Effective environmental protection and cross-border civil defence on a European scale require comprehensive data and knowledge. These can be collected, linked and evaluated using modern earth observation and information technologies. This is the aim of Copernicus (formerly GMES; Global Monitoring for Environment and Security), an initiative to create an autonomous European earth observation system.
The political mandate for the Copernicus Initiative (formerly GMES, Global Monitoring for Environment and Security) was issued in June 2001 at the EU Summit in Göteborg and with a resolution of the Council "to build up an operative and autonomous European capacity by 2008".
With Copernicus, the European Union, in cooperation with the European Space Agency ESA and the national systems, is establishing an independent European capacity for the operational provision of global earth observation information.
Under the umbrella, of Copernicus geoinformation of the Member States will be available Europe-wide in a pooled form and via user-related services.
Policy makers, the general public, the administration, the industry and research circles are highly dependent on comprehensive and up-to-date information on the state of the environment. In Germany efficient observation networks are operated to continuously collect high-quality meteorological, hydrological and geodetic parameters. These data are of special relevance for services of general interest. Measurements of the air quality, like concentrations of ozone and fine particulates, the water level of rivers, snow depth or wave swell also play an important role every day. And satellite-based earth observation systems are also of special importance for the production of globally uniform, up-to-date data sets.
An increasing need for environmental information also results from international commitments, as for example European legislation, the Framework Convention on Climate Change (UNFCCC) or the Kyoto Convention.
The core of Copernicus is formed by information services which analyse, process and make available earth observation information to political decision makers as well as European, national, regional and local users. As regards the information services, there is a differentiation between core services and downstream services.
- Core services provide standardized multi-purpose information, which is important for numerous different fields of application in which the EU operates. They also provide support to players from European institutions in the development, implementation or monitoring of European policies or in their participation in international commitments.
Downstream services are to meet (trans-) national, regional or local information needs. They can be based on the core services or directly on the data of the observation structure.
The first core services have been available since 2012. They provide information in support of:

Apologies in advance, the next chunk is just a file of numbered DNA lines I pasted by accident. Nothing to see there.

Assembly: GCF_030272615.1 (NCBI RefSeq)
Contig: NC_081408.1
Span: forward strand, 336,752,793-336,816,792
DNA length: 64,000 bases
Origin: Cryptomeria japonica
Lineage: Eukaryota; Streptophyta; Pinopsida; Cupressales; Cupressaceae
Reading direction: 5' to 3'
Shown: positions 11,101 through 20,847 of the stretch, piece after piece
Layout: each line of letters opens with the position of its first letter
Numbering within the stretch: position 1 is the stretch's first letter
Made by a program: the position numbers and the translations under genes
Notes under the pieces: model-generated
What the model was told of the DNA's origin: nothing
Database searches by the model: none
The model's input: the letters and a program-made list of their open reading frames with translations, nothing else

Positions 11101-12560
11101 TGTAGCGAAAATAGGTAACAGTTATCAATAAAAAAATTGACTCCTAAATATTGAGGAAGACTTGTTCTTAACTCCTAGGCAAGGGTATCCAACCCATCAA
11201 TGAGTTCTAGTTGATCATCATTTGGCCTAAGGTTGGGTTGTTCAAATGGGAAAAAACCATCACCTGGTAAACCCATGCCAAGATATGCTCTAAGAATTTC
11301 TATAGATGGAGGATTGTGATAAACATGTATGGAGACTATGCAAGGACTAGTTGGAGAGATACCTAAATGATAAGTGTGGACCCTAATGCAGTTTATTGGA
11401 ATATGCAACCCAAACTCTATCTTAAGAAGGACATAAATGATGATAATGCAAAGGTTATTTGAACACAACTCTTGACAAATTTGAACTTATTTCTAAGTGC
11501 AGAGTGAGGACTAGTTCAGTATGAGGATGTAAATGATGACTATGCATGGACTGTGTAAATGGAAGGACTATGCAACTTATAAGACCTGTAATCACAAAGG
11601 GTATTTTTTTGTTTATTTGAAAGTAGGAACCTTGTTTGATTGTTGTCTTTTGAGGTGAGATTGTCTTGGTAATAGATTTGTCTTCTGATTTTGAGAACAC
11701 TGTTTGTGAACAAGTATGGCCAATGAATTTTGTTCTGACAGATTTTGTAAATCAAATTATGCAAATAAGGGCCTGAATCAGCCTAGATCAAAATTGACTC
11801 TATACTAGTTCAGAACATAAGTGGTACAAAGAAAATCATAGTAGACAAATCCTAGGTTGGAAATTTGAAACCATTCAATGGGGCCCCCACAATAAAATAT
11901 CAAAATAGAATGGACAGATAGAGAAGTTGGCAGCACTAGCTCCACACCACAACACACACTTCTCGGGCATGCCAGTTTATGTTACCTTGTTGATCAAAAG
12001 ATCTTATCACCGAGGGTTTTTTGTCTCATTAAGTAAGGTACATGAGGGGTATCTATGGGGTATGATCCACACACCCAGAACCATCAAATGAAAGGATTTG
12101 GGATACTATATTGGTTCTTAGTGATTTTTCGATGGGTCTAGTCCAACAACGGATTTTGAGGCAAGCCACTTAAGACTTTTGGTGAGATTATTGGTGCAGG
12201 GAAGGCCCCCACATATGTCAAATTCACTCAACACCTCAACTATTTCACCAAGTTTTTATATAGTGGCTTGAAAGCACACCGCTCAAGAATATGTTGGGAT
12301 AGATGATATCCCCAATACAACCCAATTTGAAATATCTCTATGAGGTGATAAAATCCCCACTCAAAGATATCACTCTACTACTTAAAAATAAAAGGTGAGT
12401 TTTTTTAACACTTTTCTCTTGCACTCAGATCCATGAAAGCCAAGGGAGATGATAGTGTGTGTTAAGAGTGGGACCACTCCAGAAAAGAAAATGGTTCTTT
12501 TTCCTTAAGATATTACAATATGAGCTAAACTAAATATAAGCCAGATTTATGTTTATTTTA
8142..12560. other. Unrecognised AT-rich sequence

- emergency management:
Objective: Information to improve the ability to respond to disasters and to support emergency services.
- land monitoring:
Objective: Information on land cover and use and on changes of the land surfaces made available, for example, for urban planning, urban development, sealing of soils etc.
Pre-operational services support:
- marine environment monitoring:
Objective: Information on the state of the atmosphere, oceans, coastal areas and for shipping (e.g. ice routing).
- atmosphere monitoring:
Objective: Information on the composition of the atmosphere for the monitoring of air quality and monitoring of global agreements (such as the Montreal Protocol on chlorofluorocarbons (CFCs) and their effectiveness.
- emergency management:
Further services for monitoring climate change and to support civil security tasks are under development.
The space component of Copernicus
Environmental changes are not linked to national borders. The comprehensive and uniform data base on a global scale required for environmental monitoring is not conceivable without satellite systems. The claim to establish an independent access to global earth observation data therefore characterizes the outstanding importance of the satellite-based earth observation of Copernicus.
The centre piece of the Copernicus space component are five satellite missions that are especially developed for Copernicus, the ESA Sentinels. Additional missions, mainly from national space programmes, commercial European missions as well as the meteorological missions of EUMETSAT collect important data for the Copernicus services. The volume of the programme for building up the space component (2005 to 2018) which is financed from EU and ESA budgets amounts to approximately 2.9 billion Euros. The German contribution to this is around 770 million Euro.
The Sentinel missions of ESA are the outcome of a requirements analysis against the background of existing missions and the requirements of the Copernicus core services.
- Sentinel 1: Radar observations, which are independent from weather and light
- Sentinel 2: A multi-spectral optical sensor with an average spatial resolution. The observation of the land cover and use especially is based on its data.
- Sentinel 3: Measurements of the colour, surface temperature and surface height of the oceans.
- Sentinel 4 and Sentinel 5: Instruments to monitor the atmosphere (greenhouse gases, air quality, ozone and solar radiation).
Following its initial development the European Commission is responsible for securing the long-term operation of the space component.